Pam: The facility assessment is a snapshot in time. It is not intended to remain a snapshot in time, it's intended to be something that you use on an on-going basis so that it provides a plan for the future. It also provides a great opportunity to really look at what you're doing but then you're going to need to repeat that facility assessment. So, build on it, you know go beyond that. In terms of the competencies too - this really begins to look at the overall adequacy of staffing within the facility, which is something that's part of the five-star program but looking at the overall adequacy of staffing goes directly hand-in-hand with competency assessment - making sure that you have sufficient, and it's not just sufficient from the standpoint of administration, but also sufficient staffing resources from the perspective of the staff members, as well as from the patients in the resident population that we serve.
Kris: One last question to share with the viewers. Competencies - we hear what a competency is, but can you describe what is the practical application of a competency.
Pam: Yes. I think that there are a lot of organizations out there that are trying to tell you what competencies are. The most important aspect of that is understanding from that organization's perspective what you need in order to be competent. How do you know when a nurse is qualified to be providing care for an orthopedic patient or for a patient who's at end of life or someone who's has end-stage renal disease? How do you know when that nurse or that staff member is competent to be able to provide that care? And that's what you need to focus on. So, however you choose to do that within the organization is how you need to be able to document that…and then you have to take it to the next level and make sure that you have that competent staff member providing care.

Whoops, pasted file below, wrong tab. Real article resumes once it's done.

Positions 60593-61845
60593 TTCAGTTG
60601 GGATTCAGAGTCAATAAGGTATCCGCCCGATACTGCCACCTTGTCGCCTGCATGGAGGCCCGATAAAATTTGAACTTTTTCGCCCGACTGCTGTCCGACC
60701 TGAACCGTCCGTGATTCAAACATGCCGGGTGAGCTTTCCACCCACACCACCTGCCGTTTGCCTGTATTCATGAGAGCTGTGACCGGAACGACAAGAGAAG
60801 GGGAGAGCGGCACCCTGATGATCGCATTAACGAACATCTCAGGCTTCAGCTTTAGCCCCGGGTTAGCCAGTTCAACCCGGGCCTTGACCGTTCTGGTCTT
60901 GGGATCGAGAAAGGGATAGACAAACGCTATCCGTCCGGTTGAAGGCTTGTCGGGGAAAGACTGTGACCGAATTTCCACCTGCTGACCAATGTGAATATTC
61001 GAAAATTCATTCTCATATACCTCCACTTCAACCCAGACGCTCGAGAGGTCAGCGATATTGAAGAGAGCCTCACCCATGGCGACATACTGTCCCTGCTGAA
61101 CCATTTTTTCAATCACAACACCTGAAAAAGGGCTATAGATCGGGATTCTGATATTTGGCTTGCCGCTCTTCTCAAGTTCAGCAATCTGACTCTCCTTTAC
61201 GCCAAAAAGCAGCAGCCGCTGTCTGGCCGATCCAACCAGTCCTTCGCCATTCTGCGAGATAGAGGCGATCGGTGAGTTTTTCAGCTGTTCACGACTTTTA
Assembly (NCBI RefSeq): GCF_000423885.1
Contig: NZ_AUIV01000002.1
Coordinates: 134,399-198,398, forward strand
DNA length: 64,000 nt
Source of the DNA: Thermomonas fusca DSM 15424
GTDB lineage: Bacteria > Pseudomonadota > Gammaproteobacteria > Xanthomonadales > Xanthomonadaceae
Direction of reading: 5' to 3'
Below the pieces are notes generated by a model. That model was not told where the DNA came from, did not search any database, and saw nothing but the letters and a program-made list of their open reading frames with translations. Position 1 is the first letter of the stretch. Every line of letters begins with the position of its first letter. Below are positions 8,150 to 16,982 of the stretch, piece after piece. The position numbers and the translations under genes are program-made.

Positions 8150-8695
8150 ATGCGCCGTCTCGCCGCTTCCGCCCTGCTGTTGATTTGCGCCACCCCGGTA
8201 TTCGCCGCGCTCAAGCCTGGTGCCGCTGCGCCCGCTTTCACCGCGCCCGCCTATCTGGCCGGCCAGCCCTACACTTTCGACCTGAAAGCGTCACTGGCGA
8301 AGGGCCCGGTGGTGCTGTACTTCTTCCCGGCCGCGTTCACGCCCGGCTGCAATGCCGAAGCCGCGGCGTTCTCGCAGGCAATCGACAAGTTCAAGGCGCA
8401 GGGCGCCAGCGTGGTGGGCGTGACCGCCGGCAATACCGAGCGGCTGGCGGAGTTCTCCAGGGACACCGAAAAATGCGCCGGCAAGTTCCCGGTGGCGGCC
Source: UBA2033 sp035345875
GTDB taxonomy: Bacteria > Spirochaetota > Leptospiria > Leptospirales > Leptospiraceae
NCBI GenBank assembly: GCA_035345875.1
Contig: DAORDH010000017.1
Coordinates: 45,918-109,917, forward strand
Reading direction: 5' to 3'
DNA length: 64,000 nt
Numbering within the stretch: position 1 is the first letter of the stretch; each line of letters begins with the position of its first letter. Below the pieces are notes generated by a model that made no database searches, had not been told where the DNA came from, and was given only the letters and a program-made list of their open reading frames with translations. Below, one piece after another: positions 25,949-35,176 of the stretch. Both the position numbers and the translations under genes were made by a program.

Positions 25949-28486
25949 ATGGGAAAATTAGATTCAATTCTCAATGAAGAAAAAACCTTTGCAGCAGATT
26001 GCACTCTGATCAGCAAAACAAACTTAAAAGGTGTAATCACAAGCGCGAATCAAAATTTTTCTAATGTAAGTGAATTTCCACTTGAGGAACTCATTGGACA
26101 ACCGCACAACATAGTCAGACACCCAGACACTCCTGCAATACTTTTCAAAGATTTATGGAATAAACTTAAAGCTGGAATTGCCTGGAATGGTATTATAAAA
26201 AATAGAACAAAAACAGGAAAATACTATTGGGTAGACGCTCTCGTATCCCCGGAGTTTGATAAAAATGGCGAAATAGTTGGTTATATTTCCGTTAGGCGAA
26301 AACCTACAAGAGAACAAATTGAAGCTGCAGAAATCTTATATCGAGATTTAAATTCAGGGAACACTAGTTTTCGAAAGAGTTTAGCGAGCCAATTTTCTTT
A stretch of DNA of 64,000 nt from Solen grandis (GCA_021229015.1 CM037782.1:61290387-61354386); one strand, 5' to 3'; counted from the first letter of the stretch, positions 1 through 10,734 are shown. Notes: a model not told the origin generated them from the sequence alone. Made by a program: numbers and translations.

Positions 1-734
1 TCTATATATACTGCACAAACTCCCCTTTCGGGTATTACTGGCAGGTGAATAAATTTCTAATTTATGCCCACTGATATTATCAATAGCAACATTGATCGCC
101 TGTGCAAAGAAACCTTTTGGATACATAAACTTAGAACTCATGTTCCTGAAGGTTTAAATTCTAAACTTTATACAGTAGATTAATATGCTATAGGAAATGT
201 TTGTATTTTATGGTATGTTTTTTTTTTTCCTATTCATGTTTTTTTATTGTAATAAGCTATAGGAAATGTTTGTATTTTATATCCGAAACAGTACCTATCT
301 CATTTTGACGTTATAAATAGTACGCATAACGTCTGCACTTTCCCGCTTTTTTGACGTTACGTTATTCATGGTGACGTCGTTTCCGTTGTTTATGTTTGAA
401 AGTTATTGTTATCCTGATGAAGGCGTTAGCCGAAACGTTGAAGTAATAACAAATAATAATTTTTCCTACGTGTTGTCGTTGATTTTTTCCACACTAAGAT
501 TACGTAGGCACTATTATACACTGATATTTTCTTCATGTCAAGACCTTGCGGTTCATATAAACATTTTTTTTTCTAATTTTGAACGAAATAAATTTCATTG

Kris: That is great and just a little bit of last comment on it as well because you have created and presented this wonderful PHI, HIPAA PowerPoint and then you have a test at the end of it. Do you think that's something that we're going to be seeing more of in the next decade or so?
Pam: Definitely. It really is all about compliance, I mean the facility assessment is a really important piece of that but you're going to take that and you're going to build on that. Your compliance plan, similarly, you need to take that compliance plan and make sure that that's also a living breathing document within your facility and then as part of that compliance plan it includes looking at HIPAA and really making sure that you are protecting that healthcare information.
Kris: Right. And the final comment is that with the PHI, the protected health information, you can't expect the employee to abide by the rules if they don't know what PHI is. You wrote that eloquent 18-point…you know there's 18 elements of PHI, including a photograph of the patient…SO they take the class and then they do the PowerPoint, and the buildings can use it but that's a competency. They are showing that they learned something.
Pam: Exactly that's a great way of illustrating how you test competencies.
Kris: Thank you so much for talking about the facility assessment. We’re happy to see you.